Saturday, October 14, 2006

Painless Scheduling? with Poldina you can!

Scheduling is one of the most common activities that take place within a software company. Each one of us, being a developer, a consultant or a manager, faced it.
Poldina, too, studied the subject deeply and managed to craft a small theory that can be of help.

When the need to manage more than a few people and more than very simple projects rises, the Perfectly Educated Manager bores a number of holes in everyone’s patience and comes out with something like this:

Now we have complex activities broken down to simpler. For each activity duration and and owner are established. Precedence among activities is accurately defined. A number of milestones are set according to contracts.
Now everything can be kept under control and the Perfectly Educated Manager thinks that his job is done.

Cool, but useless, harmful and plainly wrong!

It is useless because each detailed Gantt is doomed to be subverted from basement by actual activities and probably only the final milestone will be respected. Given this probably it was worth only defining the milestones.
It is useless because it does not help the manager’s daily job, i.e. developers do not update the Gantt as tasks are over (the worst is when a group of people assigned to a task must asses the task overall percentage of completion…).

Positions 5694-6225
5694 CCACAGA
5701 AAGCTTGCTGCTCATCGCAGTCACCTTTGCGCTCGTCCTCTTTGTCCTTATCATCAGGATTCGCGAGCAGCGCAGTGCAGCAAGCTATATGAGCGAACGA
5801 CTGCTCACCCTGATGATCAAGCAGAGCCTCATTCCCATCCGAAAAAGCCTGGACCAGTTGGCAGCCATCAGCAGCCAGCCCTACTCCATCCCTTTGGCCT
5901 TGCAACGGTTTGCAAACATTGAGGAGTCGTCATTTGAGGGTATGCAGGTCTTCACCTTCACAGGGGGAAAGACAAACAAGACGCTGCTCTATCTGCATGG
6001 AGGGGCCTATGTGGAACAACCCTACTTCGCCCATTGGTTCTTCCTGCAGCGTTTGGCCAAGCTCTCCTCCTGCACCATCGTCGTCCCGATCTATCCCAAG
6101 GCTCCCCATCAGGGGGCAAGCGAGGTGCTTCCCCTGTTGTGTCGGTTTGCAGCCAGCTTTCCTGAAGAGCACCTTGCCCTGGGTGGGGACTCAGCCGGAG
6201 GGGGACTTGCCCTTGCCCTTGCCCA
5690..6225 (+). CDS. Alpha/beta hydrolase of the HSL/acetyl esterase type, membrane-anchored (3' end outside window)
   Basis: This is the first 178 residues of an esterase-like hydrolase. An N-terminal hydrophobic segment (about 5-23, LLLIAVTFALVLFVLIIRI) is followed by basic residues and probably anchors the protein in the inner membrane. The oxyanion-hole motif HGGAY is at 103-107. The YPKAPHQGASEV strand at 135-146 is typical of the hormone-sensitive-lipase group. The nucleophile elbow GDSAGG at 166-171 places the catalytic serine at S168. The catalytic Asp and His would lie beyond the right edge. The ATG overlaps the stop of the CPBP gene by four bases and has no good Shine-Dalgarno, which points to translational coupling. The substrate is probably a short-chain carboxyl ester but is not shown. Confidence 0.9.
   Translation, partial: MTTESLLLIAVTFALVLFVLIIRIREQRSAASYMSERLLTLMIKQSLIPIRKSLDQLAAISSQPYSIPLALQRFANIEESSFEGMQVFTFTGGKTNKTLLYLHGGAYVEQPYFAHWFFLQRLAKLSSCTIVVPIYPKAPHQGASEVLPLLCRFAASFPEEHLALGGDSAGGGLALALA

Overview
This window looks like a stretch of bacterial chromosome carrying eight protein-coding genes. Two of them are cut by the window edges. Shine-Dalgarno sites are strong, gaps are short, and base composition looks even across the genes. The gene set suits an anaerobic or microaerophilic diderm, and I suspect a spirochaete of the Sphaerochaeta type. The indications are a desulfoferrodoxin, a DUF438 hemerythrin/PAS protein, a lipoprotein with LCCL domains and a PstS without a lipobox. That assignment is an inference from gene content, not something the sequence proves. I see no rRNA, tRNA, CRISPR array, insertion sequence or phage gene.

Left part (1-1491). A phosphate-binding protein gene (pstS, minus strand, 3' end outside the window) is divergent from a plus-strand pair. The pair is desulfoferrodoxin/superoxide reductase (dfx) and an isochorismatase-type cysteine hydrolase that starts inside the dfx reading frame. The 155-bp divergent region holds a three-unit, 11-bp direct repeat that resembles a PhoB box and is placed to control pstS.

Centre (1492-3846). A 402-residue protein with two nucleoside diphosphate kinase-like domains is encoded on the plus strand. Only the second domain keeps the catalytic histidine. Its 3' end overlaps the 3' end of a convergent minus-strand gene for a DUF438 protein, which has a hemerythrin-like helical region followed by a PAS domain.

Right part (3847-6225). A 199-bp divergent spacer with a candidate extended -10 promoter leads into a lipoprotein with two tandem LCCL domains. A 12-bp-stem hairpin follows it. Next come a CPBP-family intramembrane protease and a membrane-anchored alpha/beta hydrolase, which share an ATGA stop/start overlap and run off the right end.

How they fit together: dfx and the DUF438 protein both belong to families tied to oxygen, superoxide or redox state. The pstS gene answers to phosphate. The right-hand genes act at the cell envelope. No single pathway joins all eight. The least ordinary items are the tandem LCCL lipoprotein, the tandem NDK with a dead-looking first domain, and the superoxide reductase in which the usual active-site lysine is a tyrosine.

It is harmful because the solid, rigid, implicit task schedule work perfectly as long as they are respected to the minute. Each lead or lag too easily ends up in witch hunt to the faulty person who spoiled the harmony of the schedule. No need to describe the effects on people’s morale.
Maybe the Perfectly Educated Manager resolved not to be so stiff, but the fact itself of seeing each task changed in solid colored bar on the screen or on paper, stiffs his perception of the importance of schedules.
People can work themselves to death to meet an important deadline, and nobody takes lightly the decision to postpone a deadline. People can’t do this every few days to meet all the implicit intermediate milestones.

It is plainly wrong because, as everyone of us knows very well, the tasks do not occupy a solid period of time and precedence may be not so rigid. More, often there’s no time for the iterations required to fine tune a complex system or to cope with specification changes.